Reflecting Telescopes

How Reflection Works

When light hits a surface that it can't travel through, it bounces back. If the surface is smooth, like a mirror, the light will reflect in a predictable way. If the surface is flat, the angle at which a beam of light approaches the mirror will be equal to the angle at which the beam is reflected, so i = r in the diagram below.

Reflection

Reflector Telescopes

Curved mirrors can bend light and make parallel light rays converge to a focus. This focus is directly in the path of the incoming light, so there are several ways of making images from the mirror visible. One is called a Newtonian reflector, where a flat mirror is used to point the light rays out to an eyepiece.

There are several other types of reflectors that solve the issue of where to focus the light in different ways. Cassegrain reflectors have a convex secondary mirror and a hole in the middle of the primary mirror.  Prime focus telescopes have no secondary optics and the observer or camera observes the image from near the focal point. Coudé telescopes use a convex secondary mirror like a Cassegrain and an angled mirror like a Newtonian reflector to move the light rays to a focal point away from the telescope. This arrangement is useful when optical equipment is being used that is too heavy to mount directly on the telescope.

Reflecting telescopes have many advantages over refracting telescopes. Mirrors don't cause chromatic aberration and they are easier and cheaper to build large. The are also easier to mount because the back of the mirror can be used to attach to the mount. Reflecting telescopes have a few disadvantages as well. Because they are normally open, the mirrors have to be cleaned. Also, unless the mirrors and other optics are kept at the same temperature as the outside air, there will be air currents inside the telescope that will cause images to be fuzzy.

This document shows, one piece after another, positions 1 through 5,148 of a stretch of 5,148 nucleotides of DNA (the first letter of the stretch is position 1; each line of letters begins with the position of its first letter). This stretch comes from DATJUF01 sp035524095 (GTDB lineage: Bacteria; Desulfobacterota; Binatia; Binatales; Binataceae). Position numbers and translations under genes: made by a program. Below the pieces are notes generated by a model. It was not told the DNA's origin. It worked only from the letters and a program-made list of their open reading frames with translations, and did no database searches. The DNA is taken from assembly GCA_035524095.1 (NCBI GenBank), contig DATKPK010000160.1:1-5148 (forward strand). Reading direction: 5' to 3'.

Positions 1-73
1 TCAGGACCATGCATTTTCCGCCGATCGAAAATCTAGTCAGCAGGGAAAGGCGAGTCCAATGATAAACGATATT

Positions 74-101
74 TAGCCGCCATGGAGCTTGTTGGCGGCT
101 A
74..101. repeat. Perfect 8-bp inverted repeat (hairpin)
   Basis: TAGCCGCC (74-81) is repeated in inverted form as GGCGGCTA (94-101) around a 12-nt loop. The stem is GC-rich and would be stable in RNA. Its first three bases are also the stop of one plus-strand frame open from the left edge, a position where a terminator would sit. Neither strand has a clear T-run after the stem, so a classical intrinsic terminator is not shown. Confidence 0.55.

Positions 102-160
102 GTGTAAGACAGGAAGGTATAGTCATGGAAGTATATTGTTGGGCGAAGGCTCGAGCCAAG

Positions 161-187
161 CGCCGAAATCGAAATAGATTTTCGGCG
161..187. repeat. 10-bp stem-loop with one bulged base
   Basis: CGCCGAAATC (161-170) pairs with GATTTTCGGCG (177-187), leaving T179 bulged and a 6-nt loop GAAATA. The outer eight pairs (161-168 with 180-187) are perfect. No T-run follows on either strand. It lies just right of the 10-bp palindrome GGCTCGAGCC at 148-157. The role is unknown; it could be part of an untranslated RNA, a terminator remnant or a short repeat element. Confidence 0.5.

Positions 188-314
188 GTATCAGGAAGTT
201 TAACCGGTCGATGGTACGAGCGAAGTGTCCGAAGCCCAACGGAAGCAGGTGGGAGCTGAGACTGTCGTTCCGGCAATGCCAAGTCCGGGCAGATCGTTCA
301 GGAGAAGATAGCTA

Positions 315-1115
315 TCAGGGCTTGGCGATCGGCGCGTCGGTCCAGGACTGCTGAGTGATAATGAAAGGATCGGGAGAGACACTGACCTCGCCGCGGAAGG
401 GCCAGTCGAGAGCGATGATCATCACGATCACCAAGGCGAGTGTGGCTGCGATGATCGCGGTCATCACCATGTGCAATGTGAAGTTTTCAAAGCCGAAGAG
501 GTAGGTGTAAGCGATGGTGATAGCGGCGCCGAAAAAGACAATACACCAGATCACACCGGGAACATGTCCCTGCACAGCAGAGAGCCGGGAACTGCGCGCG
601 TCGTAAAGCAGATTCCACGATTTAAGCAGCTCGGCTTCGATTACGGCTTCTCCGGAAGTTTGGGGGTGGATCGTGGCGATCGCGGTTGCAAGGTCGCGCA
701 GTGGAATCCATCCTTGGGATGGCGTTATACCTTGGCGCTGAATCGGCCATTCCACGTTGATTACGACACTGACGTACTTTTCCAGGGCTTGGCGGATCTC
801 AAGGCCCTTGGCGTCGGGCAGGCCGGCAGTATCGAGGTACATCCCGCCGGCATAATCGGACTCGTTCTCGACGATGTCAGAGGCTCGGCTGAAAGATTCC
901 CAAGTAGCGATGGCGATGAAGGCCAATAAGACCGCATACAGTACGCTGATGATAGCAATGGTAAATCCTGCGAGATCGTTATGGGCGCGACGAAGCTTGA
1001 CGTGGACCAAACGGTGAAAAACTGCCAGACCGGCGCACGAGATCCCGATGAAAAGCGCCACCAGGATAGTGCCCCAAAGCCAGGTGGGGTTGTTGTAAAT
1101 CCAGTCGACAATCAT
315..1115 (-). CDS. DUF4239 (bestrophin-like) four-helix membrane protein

Different reflectors use different shapes of mirrors. Parabolic mirrors will focus all incoming light rays to a single point. However, images from a parabolic mirror will have  a defect called coma, where images far from the center of the field of view are elongated. A spherical mirror surface is relatively easy to make, but different parts of a spherical mirror have slightly different focal lengths, so images will be fuzzy. Mirrors in modern telescopes area made in various shapes to correct for these errors. Some telescopes use a combination of mirrors and lenses. Schmidt-Cassegrain telescopes use a spherical mirror with a correcting plate that corrects the focus. 

LCOGT's 1.0 meter telescopes are quasi-Ritchey-Chrétien telescopes. A true Ritchey-Chrétien has a hyperbolic primary and a hyperbolic secondary mirror. In the design of LCOGT's 1.0 meter telescopes, the shape of the mirrors has been changed a bit in order to find a more optimal optical design for the system as a whole. Because the mirror shapes have changed, the 2 mirrors alone no longer are a Ritchey-Chrétien telescope in the strict definition of the design.  It is still close though, hence the name, "quasi-RC."

This animation shows how light travels in LCOGT's 2.0 meter Faulkes Telescopes.